Second, the studies presented in this special issue study segregation in a multiscalar setting. Segregation can manifest itself at different spatial scales. Weak segregation at larger scales can go hand in hand with strong segregation at the smaller scales, or vice versa. At each of these scales, segregation can affect personal outcomes for individuals. Strong segregation implies large differences in the day-to-day neighbourhood experienced by people, whereas weak segregation means small differences between neighbourhoods and hence similar experiences of living in neighbourhoods (Andersson and Malmberg 2018).

After presenting a short background to the academic and policy debate around residential segregation, we will discuss the two contributions of the ResSegr project in more detail and will illustrate these with a comparison between the US context and the European countries studied within the project.

2 Background

Measurement of segregation patterns has a long social scientific tradition spanning from the 1920s and the Chicago school, the ‘index wars’ of the 1930s (Gorard and Taylor 2002) via factor analysis and through today’s analyses of large-scale data. Over the twentieth century, data availability and quality have increased markedly, and opportunities for adding to our knowledge about the causes and consequences of residential segregation have greatly expanded. Such knowledge is also in high demand among policymakers. Across Europe, policymakers worry that segregation will exacerbate local inequalities and ultimately have a negative effect on social cohesion. In the extreme case of very high segregation leading to low social cohesion, the majority population fear urban riots (Andersson et al. 2017) and the emergence of radical ideas opposed to the societal order.

One approach governments have taken to combat the negative consequences of segregation is to identify disadvantaged residential areas and offer those areas special support packages. In Denmark there is at present a ‘ghetto list’ consisting of 25 areas (Transport-Bygnings-og Boligministeriet 2016), and in Sweden there is a list of 15 deprived areas that needs attention, which changed into 386 smaller SAMS areas including 6.7% of the adult population (Command 2017, p. 13). In the Netherlands, the forty most-deprived neighbourhoods were selected for inclusion in the ‘Empowered neighbourhoods [Krachtwijken]’ programme and received extra attention and investments from 2007 onward in order to combat the accumulation of social, economic and health-related problems. The effectiveness of this programme has been topic of a critical societal and academic debate (Permentier et al. 2013). Certain parts of Oslo, Norway, have had similar programmes (Oslo municipality 2017). Systematic comparisons of segregation between countries are useful when deciding which policies are efficient and when generalising from specific interventions to ‘best practices’.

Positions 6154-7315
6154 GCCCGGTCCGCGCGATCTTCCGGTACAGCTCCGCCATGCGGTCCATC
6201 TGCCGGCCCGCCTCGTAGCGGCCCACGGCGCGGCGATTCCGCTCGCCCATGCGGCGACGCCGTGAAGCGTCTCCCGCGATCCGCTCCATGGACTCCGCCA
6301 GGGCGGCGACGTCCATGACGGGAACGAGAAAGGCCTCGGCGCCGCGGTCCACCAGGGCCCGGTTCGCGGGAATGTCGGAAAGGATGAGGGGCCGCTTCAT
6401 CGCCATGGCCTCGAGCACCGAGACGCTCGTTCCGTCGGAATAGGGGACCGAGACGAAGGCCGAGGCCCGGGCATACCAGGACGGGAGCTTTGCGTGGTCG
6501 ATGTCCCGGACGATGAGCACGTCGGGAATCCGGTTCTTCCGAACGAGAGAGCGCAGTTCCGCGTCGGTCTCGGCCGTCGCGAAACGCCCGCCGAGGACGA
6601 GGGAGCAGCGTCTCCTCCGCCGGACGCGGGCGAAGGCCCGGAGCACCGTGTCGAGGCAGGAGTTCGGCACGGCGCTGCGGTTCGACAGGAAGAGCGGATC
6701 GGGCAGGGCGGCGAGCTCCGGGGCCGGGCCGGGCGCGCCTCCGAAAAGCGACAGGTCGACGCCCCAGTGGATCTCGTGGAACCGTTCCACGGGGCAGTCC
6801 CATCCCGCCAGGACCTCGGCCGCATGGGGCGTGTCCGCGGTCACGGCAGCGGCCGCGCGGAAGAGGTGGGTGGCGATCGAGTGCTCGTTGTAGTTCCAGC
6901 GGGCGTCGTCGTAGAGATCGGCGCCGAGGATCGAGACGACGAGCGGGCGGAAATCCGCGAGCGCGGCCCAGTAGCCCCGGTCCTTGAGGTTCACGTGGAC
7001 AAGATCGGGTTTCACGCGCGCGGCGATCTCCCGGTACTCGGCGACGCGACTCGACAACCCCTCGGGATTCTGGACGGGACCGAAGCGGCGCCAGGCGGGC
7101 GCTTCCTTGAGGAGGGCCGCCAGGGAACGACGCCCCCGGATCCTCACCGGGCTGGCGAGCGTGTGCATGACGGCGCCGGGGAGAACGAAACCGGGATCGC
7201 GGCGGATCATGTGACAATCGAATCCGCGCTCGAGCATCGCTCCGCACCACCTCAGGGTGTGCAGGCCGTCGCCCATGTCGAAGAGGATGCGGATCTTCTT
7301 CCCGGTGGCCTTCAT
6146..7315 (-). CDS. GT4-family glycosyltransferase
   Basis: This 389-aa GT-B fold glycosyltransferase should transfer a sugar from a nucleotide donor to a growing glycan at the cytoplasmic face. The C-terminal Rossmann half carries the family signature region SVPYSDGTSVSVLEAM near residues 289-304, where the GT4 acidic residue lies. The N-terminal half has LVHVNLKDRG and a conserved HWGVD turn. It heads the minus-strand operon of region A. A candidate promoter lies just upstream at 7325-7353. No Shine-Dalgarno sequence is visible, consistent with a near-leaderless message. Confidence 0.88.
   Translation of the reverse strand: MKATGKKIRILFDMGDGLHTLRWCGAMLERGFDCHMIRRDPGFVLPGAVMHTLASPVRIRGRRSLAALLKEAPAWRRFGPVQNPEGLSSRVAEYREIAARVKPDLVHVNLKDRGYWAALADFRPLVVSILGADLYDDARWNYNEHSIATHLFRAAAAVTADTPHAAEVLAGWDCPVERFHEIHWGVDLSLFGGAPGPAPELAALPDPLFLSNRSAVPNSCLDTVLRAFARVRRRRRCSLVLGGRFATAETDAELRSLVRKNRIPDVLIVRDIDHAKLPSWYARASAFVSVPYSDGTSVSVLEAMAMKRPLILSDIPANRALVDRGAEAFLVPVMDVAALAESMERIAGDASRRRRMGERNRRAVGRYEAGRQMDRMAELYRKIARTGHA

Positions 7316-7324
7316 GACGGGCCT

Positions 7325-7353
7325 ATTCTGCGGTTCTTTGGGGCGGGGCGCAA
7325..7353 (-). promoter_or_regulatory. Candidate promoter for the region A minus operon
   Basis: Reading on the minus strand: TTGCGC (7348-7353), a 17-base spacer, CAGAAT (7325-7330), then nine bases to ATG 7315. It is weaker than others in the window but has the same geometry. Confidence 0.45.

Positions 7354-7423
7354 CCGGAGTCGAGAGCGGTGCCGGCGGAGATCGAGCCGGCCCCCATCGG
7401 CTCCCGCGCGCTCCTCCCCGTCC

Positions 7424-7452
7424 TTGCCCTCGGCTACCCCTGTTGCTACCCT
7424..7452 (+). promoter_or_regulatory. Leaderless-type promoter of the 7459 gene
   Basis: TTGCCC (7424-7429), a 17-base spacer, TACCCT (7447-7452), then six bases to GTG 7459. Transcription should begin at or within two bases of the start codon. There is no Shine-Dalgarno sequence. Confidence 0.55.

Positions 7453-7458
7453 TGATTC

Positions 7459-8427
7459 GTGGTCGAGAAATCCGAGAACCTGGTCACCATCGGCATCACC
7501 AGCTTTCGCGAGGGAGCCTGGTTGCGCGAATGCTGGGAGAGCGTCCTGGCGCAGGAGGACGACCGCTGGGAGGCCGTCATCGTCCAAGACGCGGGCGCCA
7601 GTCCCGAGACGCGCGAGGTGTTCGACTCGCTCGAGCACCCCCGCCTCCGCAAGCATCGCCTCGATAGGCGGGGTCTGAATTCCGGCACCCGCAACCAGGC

Segregation patterns have obvious consequences for contacts between social groups and possibly for attitudes towards other groups (Vertovec 2017). Cosmopolitan attitudes are tolerant and accepting towards local ethnic and socioeconomic diversity. It is unclear what forms of causal relationships exist between exposure to highly segregated (or highly diverse) areas on the one hand and more cosmopolitan values on the other. Ethnic mixing has been shown to increase contact between groups, and thereby to increase trust and reduce prejudice (Galster and Friedrichs 2015; Pettigrew et al. 2007), but there is also evidence of diversity not leading to tolerance towards migrants but rather to mistrust (Uslaner 2010). If native dominated-areas are highly segregated, xenophobic attitudes may also emerge in those areas (Strömblad and Malmberg 2016). Rapid increases in immigrant populations, however small they initially are, may lead to anti-cosmopolitan backlashes (cf. Andersson et al. 2017; Vertovec 2017).

2.1 Previous Transatlantic and Cross-European Comparative Studies

As much of the research on residential segregation comes from the US context, European–US comparisons are particularly useful to European researchers. Nevertheless, good comparisons are often difficult to make due to the idiosyncrasies of countries. The larger surface area of the USA, its large local variations in policies, as well as a lower state involvement in most societal sectors imply that the right comparison for a European country may be found at the state level rather than at the national level. Racial residential segregation in the USA is typically described as being more severe than in other industrialised nations, cutting deeply into the society, and generating particularly sharp geographical divides between black and white citizens (Massey and Denton 1993; Musterd and Ostendorf 1998).